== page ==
How Bad Posture Affects Health and Performance | STACK Fitness
X

Become a Better Athlete. Sign Up for our FREE Newsletter.

How Bad Posture Affects Health and Performance

April 30, 2013 | Joey Greany

Must See Sports Injuries Videos

Does your job or your lifestyle cause you to sit for long periods of time? Do you have neck or low back pain? If so, chances are a contributing cause is poor posture. (Learn how to fix forward head posture.)

Humans are designed to be on their feet working and gathering food—not to sit at a desk all day. When we sit for long periods of time, some of our muscles may tighten and others may become dormant or inactive. When this occurs, we might experience joint impingement, dull aches and pains and a decrease in strength and power, because our skeletal structure is pulled out of line.

Poor posture also alters the neuromuscular system. It 
automatically selects overactive, tight muscles to produce movement, a process called reciprocal inhibition and synergistic dominance. For example, when sitting at your desk, your hip flexor (psoas) muscles may become tight. Neural activity in your gluteus maximus decreases, and other smaller muscles, such as the hamstrings or low back muscles, must compensate.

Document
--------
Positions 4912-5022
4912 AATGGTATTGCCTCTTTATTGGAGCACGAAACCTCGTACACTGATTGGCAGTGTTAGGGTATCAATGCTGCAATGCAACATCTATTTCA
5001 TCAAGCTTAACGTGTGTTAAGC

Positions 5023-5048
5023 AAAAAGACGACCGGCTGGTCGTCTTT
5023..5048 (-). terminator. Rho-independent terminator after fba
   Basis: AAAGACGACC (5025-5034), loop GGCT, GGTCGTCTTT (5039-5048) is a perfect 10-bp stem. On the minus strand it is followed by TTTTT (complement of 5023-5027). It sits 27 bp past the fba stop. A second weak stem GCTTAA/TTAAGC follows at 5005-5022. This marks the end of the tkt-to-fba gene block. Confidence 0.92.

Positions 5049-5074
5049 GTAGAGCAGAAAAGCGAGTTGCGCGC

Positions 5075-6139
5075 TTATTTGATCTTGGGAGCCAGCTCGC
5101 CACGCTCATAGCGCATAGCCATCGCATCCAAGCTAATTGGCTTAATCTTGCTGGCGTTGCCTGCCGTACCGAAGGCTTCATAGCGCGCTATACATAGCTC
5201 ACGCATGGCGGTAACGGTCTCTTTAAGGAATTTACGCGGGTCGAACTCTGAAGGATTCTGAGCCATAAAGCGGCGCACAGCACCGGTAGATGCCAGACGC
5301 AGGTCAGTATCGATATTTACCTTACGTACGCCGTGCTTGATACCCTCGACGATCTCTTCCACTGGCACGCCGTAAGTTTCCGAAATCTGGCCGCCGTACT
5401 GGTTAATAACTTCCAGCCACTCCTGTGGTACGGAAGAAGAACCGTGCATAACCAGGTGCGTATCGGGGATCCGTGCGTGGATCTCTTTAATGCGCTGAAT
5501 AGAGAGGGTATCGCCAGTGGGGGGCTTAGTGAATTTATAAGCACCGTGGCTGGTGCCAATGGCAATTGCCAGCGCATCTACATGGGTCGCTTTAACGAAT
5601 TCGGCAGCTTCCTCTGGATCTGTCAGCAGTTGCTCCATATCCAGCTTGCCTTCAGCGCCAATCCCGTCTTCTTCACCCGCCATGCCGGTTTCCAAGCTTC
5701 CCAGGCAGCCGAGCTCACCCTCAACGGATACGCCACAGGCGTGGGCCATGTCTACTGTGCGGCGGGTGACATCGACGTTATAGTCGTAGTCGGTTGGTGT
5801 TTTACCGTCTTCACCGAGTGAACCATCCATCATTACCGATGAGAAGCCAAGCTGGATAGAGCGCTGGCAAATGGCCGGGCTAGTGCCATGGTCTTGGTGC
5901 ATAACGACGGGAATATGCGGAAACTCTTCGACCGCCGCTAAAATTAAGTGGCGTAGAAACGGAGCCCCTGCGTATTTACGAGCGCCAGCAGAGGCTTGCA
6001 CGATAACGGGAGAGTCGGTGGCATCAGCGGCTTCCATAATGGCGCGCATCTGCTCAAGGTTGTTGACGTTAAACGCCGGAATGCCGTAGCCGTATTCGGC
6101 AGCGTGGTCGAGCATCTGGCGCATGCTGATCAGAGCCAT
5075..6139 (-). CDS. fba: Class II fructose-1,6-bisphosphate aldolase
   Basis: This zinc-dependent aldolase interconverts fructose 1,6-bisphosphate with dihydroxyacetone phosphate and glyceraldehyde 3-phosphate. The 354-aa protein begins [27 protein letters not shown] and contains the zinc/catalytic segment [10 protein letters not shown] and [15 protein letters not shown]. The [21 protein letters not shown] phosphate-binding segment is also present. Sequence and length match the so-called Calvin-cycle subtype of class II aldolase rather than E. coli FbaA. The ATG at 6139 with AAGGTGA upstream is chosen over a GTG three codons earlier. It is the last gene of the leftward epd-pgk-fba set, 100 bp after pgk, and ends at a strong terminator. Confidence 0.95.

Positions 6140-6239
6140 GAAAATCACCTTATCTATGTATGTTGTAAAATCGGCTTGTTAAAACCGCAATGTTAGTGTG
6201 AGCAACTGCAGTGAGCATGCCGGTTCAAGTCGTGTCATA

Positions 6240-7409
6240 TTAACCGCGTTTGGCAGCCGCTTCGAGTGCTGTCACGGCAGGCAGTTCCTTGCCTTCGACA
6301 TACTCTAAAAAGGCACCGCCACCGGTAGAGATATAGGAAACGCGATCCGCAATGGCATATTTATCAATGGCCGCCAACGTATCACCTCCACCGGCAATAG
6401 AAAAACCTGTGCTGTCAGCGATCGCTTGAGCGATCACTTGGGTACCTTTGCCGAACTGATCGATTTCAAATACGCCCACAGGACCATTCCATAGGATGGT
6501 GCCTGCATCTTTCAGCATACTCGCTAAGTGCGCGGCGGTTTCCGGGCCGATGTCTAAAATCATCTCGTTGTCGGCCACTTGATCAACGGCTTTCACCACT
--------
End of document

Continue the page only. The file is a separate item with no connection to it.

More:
Once this alteration occurs, it starts a never-ending injury cycle. Altered joint mechanics result in faulty movement patterns, which leads to an injury and a potential trip to the ER.

How to Fix Problems From Bad Posture

First, identify the problem area. Is it your neck, low back, hip, shoulder or knee? Since the body works together as one unit to produce force, reduce force and dynamically stabilize in all planes of motion, it may be harder than you think to identify. For example, you may have shoulder pain, but the cause might be at your ankle. Or a lack of strength in your posterior stabilizer muscles might be the culprit. You can see how this can become tricky.

Identifying the problem area is obviously ideal, but the best thing you can do to prevent it from happening is to be proactive with your training. Follow these guidelines to fix or prevent bad posture.

  • Stretch and foam roll daily
  • Move more throughout the day; get up and walk around for a few minutes every hour
  • Select exercises that work multiple muscles and joints, such as Planks, Bridges, RDLs, Kettlebell Swings, Rows and Pull-Ups
  • Limit machine exercises to two per workout
  • Work the muscles that you cannot see when looking in the mirror, such as your back, hamstrings and glutes

Photo: memcachier.com/2012/07/26/22-standing-desk/

Topics: BACK
Joey Greany
- Joey Greany, MS, RSCC, CSCS, PES is a Certified Strength and Conditioning Specialist through the National Strength and Conditioning Association (NSCA) and a Certified Performance...
Joey Greany
- Joey Greany, MS, RSCC, CSCS, PES is a Certified Strength and Conditioning Specialist through the National Strength and Conditioning Association (NSCA) and a Certified Performance...
Must See
Perfect Dwyane Wade's Signature Euro Step